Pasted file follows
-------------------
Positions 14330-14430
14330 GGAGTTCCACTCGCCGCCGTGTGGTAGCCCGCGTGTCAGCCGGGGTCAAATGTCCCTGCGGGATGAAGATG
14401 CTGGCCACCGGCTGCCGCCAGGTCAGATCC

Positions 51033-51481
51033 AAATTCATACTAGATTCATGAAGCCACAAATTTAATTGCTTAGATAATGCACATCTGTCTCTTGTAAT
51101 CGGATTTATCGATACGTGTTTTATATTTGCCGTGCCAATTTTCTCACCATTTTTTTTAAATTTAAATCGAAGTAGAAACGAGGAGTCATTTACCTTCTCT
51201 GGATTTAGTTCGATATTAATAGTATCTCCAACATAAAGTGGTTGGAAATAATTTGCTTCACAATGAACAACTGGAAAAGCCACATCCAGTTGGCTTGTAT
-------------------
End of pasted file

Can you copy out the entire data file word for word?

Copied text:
Positions 14330-14430
14330 GGAGTTCCACTCGCCGCCGTGTGGTAGCCCGCGTGTCAGCCGGGGTCAAATGTCCCTGCGGGATGAAGATG
14401 CTGGCCACCGGCTGCCGCCAGGTCAGATCC

Positions 51033-51481
51033 AAATTCATACTAGATTCATGAAGCCACAAATTTAATTGCTTAGATAATGCACATCTGTCTCTTGTAAT
51101 CGGATTTATCGATACGTGTTTTATATTTGCCGTGCCAATTTTCTCACCATTTTTTTTAAATTTAAATCGAAGTAGAAACGAGGAGTCATTTACCTTCTCT
51201 GGATTTAGTTCGATATTAATAGTATCTCCAACATAAAGTGGTTGGAAATAATTTGCTTCACAATGAACAACTGGAAAAGCCACATCCAGTTGGCTTGTAT